sat 18/08/2018

Spiral, Series 6 Finale, BBC Four review - hot fuzz hit new heights | reviews, news & interviews

Spiral, Series 6 Finale, BBC Four review - hot fuzz hit new heights

Spiral, Series 6 Finale, BBC Four review - hot fuzz hit new heights

Storming climax to multi-layered Parisian police drama

What's French for Five-O?: Caroline Proust as Laure Berthaud, Thierry Godard as Gilou

Happily, there’s hope for Spiral junkies – as series six ends, we bring you news that series seven has just gone into production. This is just as well, because these last dozen episodes have been an object lesson in how to make TV drama for the mind and body, nimbly evading cop show genre-pitfalls to bring us carefully-shaded characters operating within a Venn diagram of overlapping grey areas. Big kudos, yet again, to showrunner Anne Landois.

Looking back at publicity photos from previous series of Spiral (the first one was shown on BBC Four in 2006), it’s shocking to see how much the cast have aged. Mind you, so would anybody in their line of work (“it’s not the years, it’s the mileage” as Indiana Jones would have it). This season, we’ve had Captain Laure Berthaud impaled by existential doubt about how she can ever be a mother to baby Romy, fiery lawyer Joséphine Karlsson brought to the brink of personal and career ruin by a date-rape outrage, and Laure’s right-hand man and now lover “Gilou” Escoffier near-fatally compromised by his idiotic theft of gold ingots from a crime scene. Their old team mate “Tintin” Fromentin (Fred Bianconi, pictured below), a solid cop who’s consistently underestimated, thinks his comrades have crossed the line and has quit Berthaud’s CID unit in disgust.

Several important threads were left dangling at the end of the series, but the plot isn’t as important as the characters, their development, and their relationships to the world they’re moving through. Almost everywhere you look, there has been some treasurable little nugget to latch onto. For instance, the subplot about Judge Roban’s brain tumour was handled with wit and sympathy, from Roban’s all-too-understandable trepidation about going to the hospital for tests, the surgeon’s tactlessly cheery demonstration with a model brain about how they’d drill a hole through Roban’s skull and stick a needle down it, to the revelation that Roban had nobody he could ask to pick him up from hospital apart from his servile office bureaucrat, Didier. Yet through it all, Roban still managed to stay focused on his work, despite his boss at the Justice Ministry pondering the quality of his “lucidity and discernment”. “That rules out most people here,” retorted Roban drily. Philippe Duclos’s portrayal of Roban has been worth a cupboard full of gongs.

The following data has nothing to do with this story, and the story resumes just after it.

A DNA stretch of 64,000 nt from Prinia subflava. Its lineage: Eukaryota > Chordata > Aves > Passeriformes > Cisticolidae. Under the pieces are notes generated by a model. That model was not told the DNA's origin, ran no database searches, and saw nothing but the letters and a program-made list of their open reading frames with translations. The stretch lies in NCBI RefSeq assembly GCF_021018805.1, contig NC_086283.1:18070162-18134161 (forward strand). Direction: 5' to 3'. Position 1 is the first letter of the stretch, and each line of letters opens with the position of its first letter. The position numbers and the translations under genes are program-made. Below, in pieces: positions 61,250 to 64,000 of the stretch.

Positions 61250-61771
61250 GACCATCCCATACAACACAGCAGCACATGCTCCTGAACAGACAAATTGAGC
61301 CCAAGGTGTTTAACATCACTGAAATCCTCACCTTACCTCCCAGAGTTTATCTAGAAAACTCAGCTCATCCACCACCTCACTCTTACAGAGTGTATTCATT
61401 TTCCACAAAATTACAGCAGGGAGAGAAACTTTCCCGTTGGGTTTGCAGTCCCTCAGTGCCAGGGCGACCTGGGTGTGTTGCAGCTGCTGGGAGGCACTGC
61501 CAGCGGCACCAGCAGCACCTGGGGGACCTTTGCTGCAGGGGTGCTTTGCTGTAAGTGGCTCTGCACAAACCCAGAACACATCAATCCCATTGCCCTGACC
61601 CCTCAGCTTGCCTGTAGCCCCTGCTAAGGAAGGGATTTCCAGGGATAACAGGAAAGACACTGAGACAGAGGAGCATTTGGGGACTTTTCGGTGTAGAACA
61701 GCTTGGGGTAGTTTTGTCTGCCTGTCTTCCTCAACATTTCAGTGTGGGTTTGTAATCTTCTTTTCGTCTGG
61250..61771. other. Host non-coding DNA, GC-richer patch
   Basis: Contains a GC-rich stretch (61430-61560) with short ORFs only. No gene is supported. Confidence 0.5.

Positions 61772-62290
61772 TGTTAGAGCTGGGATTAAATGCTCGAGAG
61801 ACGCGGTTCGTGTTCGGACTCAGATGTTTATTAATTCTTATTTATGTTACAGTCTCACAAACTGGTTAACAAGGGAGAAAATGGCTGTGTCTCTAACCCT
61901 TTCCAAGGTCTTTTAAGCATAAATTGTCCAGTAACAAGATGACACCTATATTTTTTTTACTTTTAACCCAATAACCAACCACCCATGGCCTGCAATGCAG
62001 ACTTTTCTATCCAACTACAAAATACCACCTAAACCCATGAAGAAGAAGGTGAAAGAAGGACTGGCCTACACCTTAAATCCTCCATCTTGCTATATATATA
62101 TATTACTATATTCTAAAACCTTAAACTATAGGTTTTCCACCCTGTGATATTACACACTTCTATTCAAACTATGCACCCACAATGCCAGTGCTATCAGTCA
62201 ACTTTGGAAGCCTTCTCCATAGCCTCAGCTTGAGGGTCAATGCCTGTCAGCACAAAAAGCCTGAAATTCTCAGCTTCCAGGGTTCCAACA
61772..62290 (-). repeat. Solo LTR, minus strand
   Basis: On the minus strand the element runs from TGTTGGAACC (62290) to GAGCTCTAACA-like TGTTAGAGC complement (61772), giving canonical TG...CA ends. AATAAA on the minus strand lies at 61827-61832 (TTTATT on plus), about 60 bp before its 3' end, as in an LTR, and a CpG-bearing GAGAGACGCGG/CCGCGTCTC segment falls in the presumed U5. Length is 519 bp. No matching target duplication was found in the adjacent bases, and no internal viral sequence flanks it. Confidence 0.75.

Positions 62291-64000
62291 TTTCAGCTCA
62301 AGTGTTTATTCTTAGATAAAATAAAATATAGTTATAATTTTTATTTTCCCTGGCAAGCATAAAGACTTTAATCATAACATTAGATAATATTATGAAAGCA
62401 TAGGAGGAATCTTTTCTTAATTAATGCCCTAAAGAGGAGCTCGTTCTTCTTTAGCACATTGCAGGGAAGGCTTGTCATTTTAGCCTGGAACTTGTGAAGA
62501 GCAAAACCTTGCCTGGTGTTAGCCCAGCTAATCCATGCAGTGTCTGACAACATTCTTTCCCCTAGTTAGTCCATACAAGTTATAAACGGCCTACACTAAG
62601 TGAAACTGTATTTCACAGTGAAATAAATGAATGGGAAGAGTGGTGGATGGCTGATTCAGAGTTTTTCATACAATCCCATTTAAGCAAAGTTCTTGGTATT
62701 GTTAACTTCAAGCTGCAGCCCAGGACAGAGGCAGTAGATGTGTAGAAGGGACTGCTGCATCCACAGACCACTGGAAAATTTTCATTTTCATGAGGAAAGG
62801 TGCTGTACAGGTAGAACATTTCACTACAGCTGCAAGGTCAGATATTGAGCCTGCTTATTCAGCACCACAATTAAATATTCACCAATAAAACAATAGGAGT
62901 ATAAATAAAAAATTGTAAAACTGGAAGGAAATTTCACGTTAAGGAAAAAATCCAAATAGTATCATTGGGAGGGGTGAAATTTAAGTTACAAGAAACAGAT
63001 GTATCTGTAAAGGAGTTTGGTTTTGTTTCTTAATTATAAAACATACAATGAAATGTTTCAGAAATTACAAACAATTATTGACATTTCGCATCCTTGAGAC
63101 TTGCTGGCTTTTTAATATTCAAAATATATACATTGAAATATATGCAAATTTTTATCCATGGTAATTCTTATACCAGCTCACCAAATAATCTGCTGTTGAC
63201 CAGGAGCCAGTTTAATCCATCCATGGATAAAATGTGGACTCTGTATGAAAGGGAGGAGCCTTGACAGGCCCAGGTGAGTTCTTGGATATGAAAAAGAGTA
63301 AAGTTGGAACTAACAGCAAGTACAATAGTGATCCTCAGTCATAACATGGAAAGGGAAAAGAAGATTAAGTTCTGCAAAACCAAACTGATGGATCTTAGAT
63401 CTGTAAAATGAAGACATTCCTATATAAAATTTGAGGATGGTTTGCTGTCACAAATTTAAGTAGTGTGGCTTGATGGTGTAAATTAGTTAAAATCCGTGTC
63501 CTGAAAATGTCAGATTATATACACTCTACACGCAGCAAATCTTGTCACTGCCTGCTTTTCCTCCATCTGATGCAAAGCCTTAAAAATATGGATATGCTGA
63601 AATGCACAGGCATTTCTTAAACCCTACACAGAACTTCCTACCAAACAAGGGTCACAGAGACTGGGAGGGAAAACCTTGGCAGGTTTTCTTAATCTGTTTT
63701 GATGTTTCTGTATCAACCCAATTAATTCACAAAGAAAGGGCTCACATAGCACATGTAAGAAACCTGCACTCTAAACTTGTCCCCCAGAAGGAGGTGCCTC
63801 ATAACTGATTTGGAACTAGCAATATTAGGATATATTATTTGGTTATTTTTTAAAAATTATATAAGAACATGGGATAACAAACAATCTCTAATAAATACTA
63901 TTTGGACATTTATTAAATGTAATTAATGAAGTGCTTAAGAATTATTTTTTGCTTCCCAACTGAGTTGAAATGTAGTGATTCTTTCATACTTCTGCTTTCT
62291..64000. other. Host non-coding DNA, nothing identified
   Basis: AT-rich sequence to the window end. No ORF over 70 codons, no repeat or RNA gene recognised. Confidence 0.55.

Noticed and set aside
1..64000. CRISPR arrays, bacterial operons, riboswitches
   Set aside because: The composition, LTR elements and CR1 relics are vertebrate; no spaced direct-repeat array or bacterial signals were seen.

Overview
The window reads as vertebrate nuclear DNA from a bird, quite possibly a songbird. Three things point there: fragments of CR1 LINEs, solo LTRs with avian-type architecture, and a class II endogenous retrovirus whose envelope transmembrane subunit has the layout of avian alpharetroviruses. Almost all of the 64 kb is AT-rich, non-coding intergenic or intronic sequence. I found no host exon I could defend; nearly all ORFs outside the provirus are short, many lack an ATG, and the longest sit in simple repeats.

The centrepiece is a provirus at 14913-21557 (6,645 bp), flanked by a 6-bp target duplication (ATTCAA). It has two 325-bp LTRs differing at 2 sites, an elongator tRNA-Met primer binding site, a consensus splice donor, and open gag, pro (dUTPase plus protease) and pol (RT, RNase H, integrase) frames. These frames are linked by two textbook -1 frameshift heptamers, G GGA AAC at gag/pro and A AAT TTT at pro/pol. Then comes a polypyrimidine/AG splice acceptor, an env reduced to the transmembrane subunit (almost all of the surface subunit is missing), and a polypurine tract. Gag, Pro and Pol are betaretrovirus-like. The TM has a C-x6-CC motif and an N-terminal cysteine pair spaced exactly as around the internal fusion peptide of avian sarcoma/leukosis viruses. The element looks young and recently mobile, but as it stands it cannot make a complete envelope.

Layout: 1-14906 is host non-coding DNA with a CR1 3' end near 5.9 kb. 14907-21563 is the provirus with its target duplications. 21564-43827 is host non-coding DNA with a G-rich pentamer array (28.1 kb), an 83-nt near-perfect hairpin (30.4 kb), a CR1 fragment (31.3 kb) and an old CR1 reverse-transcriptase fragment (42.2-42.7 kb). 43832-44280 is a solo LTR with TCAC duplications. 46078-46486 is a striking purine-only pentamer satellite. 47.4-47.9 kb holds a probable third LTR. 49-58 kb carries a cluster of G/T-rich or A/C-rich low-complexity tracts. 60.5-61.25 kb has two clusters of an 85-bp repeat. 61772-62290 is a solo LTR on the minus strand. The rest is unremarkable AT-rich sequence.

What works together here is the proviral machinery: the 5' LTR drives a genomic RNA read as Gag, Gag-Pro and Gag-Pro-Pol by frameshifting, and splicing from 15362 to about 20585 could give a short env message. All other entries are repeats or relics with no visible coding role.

Spiral’s wheels-within-wheels structure, moving between cops, criminals, politicians and the judiciary, has become entirely seamless. The Camara brothers, hardcore gangsters posing as “community leaders” and local benefactors in order to soak public funds from Mayor Fabienne Mangin – who was happy to pay cash for votes from the ethnic community – were portrayed with probing accuracy. The solidarity march after Bakary Camara was shot by police while trying to escape from a safe-cracking raid was a masterpiece of self-serving propaganda, with its morally outraged posters and graffiti saying “Je suis Bakary”. The police’s reluctance to make arrests on the Camaras’ home turf of Cléry-sous-Bois (a fictional but plausible multiracial suburb suffering from crime, poverty and social breakdown) for fear of provoking a violent backlash became wholly understandable when gangs launched an Assault on Precinct 13-style attack on the local police station.